A 2013 academic study, ‘The Effects of Mandatory Transparency in Financial Market Design: Evidence from the Corporate Bond Market’ found the largest decrease in daily price standard deviation, was 24.7%, and the largest decrease in trading activity was 41.3%, occurring for a band of securities that consisted primarily of high yield bonds. Under MiFID II this will be compounded by pre-trade transparency requirements.

Ahead of the effects on market activity firms also need to establish how they will comply with the massive increase in the number of reportable financial instruments and a significant increase in the number and the types of transactions that need to be reported. Building a reporting system is complex, particularly for firms and instruments which were not subject to the regime.

“Most people are in the same position; there are a lot of questions being asked about this regulation,” says Bowley. “Fixed income is tough, but it’s even tougher when you get into the space around derivatives. How you do your reporting, your understanding with your systematic internaliser booking workflows, and market data workflows all drive off the back of how you classify and group derivatives. As that is not defined the industry is missing the starting point. With cash fixed income you have a product to define.”

The rules have clear economic ramifications for the sellside. Its best execution obligations and unbundling of the research and trading will compress the execution commissions that are payable as research is paid for separately. The requirements for storing of data including quote data were described as “gargantuan” by one sell-side head of FX trading and there is a cost associated with capturing and storing that information.

Speaking on condition of anonymity he said, “On the positive side everybody is as honest as they will ever be, which can’t be a bad thing. But on the negative side you have a lot of unintended consequences. In order to continue in what we are doing we need to drive efficiencies to ensure that we are able to meet these challenges.”

Getting ripped


Of course, no firm is keen to put off the process of getting compliant. James Baugh, head of Pan-European Sales and Marketing at London Stock Exchange says, “Whilst the regulatory implementation is getting pushed out to 2018 clients still want to get this ready as soon as is practicable.”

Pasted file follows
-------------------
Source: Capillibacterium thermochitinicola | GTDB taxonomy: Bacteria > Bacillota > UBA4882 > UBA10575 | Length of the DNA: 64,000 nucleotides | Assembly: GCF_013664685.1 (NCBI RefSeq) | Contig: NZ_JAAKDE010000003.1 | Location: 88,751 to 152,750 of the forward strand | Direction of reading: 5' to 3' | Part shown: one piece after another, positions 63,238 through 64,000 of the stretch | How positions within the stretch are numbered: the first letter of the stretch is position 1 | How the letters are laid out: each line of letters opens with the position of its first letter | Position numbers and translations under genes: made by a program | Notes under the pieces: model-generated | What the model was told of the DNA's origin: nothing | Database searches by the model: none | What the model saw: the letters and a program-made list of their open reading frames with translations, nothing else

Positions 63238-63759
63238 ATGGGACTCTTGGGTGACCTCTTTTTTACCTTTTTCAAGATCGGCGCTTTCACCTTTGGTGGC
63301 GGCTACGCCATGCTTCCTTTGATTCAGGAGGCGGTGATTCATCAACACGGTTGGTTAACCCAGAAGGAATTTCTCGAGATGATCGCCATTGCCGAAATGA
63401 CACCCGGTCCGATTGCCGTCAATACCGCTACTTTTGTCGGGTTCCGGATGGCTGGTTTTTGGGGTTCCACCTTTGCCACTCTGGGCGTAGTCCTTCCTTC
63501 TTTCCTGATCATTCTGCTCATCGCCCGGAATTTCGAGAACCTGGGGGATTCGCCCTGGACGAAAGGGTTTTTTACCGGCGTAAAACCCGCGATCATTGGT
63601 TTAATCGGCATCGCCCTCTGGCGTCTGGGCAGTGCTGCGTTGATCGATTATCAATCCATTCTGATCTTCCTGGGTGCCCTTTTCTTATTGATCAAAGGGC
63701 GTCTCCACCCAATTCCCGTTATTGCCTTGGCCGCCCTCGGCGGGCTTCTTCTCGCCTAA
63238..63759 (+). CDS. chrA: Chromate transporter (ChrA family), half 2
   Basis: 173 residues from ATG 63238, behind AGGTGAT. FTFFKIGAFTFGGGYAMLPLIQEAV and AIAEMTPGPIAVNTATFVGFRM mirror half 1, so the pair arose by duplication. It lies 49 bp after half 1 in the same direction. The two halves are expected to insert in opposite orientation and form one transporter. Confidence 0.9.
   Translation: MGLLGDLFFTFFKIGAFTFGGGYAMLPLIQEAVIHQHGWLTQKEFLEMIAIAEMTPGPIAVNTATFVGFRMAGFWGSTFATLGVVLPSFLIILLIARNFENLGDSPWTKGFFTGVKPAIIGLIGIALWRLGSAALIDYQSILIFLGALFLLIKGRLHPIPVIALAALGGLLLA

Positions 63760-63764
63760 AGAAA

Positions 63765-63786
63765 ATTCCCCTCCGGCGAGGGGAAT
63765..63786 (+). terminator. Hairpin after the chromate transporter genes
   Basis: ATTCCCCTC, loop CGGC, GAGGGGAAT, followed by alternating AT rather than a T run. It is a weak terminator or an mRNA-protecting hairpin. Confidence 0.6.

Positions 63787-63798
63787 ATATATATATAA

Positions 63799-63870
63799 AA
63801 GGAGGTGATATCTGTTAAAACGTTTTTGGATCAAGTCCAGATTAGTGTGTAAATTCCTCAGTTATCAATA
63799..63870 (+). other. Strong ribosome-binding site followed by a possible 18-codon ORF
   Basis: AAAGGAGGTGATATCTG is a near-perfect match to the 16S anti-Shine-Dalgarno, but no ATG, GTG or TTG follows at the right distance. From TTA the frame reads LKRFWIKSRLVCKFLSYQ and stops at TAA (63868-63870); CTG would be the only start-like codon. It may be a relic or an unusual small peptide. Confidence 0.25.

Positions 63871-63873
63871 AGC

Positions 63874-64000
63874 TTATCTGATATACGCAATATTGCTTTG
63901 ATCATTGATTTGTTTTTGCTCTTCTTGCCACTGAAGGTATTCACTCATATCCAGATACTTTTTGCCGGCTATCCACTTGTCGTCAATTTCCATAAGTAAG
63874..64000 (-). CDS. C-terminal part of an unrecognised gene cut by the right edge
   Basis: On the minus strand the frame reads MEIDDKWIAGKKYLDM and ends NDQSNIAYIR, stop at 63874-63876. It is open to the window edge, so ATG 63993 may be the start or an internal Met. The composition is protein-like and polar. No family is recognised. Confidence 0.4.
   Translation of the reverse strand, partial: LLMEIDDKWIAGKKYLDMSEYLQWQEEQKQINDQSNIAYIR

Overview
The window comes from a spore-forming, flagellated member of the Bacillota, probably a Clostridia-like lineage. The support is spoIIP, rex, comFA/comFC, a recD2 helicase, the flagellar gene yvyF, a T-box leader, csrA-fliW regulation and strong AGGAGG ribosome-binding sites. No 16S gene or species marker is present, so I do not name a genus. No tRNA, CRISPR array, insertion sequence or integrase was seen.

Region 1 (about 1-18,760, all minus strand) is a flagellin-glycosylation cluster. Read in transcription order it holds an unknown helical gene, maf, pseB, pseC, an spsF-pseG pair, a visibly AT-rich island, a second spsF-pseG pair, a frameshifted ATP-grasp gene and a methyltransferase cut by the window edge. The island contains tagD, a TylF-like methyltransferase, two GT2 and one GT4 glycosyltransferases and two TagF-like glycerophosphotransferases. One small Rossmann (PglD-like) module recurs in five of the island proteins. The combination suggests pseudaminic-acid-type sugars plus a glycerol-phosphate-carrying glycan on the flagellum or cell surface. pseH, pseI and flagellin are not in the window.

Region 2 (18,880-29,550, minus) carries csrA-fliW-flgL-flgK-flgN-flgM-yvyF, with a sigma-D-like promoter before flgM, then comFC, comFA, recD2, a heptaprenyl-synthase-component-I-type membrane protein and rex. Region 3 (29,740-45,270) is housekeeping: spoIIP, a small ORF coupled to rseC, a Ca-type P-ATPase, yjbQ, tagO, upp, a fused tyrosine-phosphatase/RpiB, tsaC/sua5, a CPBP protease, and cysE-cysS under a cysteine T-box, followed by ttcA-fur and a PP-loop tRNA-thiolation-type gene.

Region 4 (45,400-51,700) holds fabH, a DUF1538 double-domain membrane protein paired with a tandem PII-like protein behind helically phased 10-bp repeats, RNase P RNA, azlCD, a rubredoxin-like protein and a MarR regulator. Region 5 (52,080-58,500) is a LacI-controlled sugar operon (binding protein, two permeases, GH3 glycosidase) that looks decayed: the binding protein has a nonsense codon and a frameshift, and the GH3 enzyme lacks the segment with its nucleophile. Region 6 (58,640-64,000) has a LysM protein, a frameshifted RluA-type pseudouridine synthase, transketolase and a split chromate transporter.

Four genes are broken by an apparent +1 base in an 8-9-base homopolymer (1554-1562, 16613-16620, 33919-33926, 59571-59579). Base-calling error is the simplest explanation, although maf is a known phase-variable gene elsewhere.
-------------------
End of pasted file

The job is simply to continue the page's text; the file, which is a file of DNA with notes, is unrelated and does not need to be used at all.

For what can be done today to prepare, a lot depends on the interlinking parts of the rules and the capacity of firms to identify quick wins. That is a limited range says the buyside head of trading, because a significant amount of the details will be decided at the national level, and there will likely be differing approaches across the EU Member States.

“For example, approaches to inducements, dealing commissions and product governance (e.g. the target market), could lead to fragmentation,” he says. “This will pose further challenges because of the need for firms to implement inconsistently and to take decisions on their economic model over a short timeframe.”

Even with the delay there is the possibility that systems may not be ready by the start date, given the complexity involved in transaction reporting,

Kirby says “I think there is a huge ask around trying to get all these different systems ready to receive two and a half times as many fields as was needed under MiFID I.”

For market practitioners the challenge is multiplied – failure to comply would carry economic impact, as would making the wrong decision about setting up reporting systems.

“To deliver a programme and run it as a project is extremely difficult at this point with so much uncertainty,” says Bowley. “Firms want to get moving but there is very little they can do. They need to keep a momentum even if there is a delay, but in many areas there isn’t a starting point.”

©BestExecution 2016